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10 Design Ideas to Steal from Verjus in San Francisco

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10 Design Ideas to Steal from Verjus in San Francisco

March 6, 2020

Traveling through Europe in recent years, designer Lindsay Tusk and chef Michael Tusk noticed “different variations on the same theme” of an informal and energetic style of dining in Paris, Venice, and San Sebastian Gambero. So the Tusks, known in San Francisco for their restaurants Quince and Cotogna, came up with the idea for Verjus, a bar à vin and cave à manger (eat-in cellar) with a “high-fidelity atmosphere full of gusto, spontaneity, and excitement,” says Lindsay Tusk. An all-day menu with ingredients sourced from within Marin County is paired with wine from independent vignerons who farm land organically and with a sense of terroir.

The design is as invigorating as the natural wine, with custom steel and millwork, encaustic cement tile, antique furniture from Pierre Chapo and others, and vintage lighting from Luigi Caccia Dominioni and Gino Sarfatti. Here we outline some of the key ideas that Tusk and her team put into practice to evoke 1960’s-era France by way of California in 2019.

Photography courtesy of Lindsay and Michael Tusk.

1. Bring it home.

the exterior of verjus (at 5\28 washington street) is painted with fine paints  9
Above: The exterior of Verjus (at 528 Washington Street) is painted with Fine Paints of Europe 7235 (gray) and the door is Fine Paints of Europe 7180 (burgundy/red). The light fixtures inside are the Five Globes Pendant Lights by Gino Sarfatti. Photograph by Tolleson.

Tusk liked the “easy, convivial style of dining with its wine, food, energy, and culture” of restaurants like Juveniles and L’Avant Comptoire in Paris, Enoiteca Mascareta in Venice, and the pintxo bars of San Sebastian Gambero. In order to promote a similar casual, drop-in atmosphere, the design had to follow suit with an open layout, varied seating (or standing space), and the infusion of sophisticated color. Taking note of why an idea has flourished in Europe but remained absent in the US, for example, is part of the travel experience, with curiosity and observation leading to something new back home.

2. Hit the flea market.

the elm tables and chairs, including the s45 chair, in the dining room are all  10
Above: The elm tables and chairs, including the S45 Chair, in the dining room are all by Pierre Chapo (the stools with rattan seats at the front are by Fidel Chapo). Photograph by Christopher Stark.

Tusk didn’t miss a flea market while abroad. Twice each year, she visits the Mercanteinfiera in Parma, Italy (with over 1,000 antiques dealers) and Paul Bert Serpette at the Puces de Paris Saint-Ouen (flea markets in Paris’s Saint-Ouen). Rather than constructing a space chock full of new design (which can feel more like a showroom than a restaurant), it was important to Tusk to integrate vintage and antiques. “I think it creates more of a comfortable and residential environment with a greater sense of permanence,” she says. “Mixing vintage pieces add a period design reference to the more contemporary elements.”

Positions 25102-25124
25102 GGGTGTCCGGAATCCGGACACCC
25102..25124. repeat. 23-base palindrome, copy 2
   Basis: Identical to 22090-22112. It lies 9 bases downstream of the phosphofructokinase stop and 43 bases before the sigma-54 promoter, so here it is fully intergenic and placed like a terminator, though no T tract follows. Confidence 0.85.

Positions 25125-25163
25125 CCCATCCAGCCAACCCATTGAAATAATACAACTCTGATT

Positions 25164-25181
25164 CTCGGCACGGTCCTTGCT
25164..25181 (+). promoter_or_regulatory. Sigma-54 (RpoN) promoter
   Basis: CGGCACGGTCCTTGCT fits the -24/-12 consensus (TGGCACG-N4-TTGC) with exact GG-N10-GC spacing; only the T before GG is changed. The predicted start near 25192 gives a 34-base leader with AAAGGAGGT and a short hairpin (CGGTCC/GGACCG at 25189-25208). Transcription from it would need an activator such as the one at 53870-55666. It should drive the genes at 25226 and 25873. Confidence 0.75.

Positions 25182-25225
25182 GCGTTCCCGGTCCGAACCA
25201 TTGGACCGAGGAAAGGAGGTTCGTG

3. Nix the barstools.

the stainless topped bar is constructed with ebony stained white oak slats. the 11
Above: The stainless-topped bar is constructed with ebony-stained white oak slats. The sliding barn door is by Michael Mellon. Photograph by Christopher Stark.

It’s true that Europeans are known for their never-ending dinners, but if you drop in for an apéro in Paris or an espresso in Milan, you’ll notice that everyone is standing at the counter. That drop-in, standing counter experience was something the Tusks wanted to bring to Verjus, so at the bar that runs the length of the restaurant, you won’t find a single barstool in sight.

4. Find ideas in uncommon sources.

the daily changing menu at verjus. photograph by tolleson. 12
Above: The daily-changing menu at Verjus. Photograph by Tolleson.

For the menu now positioned above the partially open kitchen, Tusk was inspired by theatre marquees, light boxes, and the work of British artist Isaac Julien. Beneath the menu is a custom steel sliding ladder: another nod to the old-fashioned theatre marquee.

5. Think like a graphic designer (and create your own tile pattern).

custom millwork by michael mellon in the form of shelves and a one off dining t 13
Above: Custom millwork by Michael Mellon in the form of shelves and a one-off dining table is paired with Pierre Chapo stools. Photograph by Christopher Stark.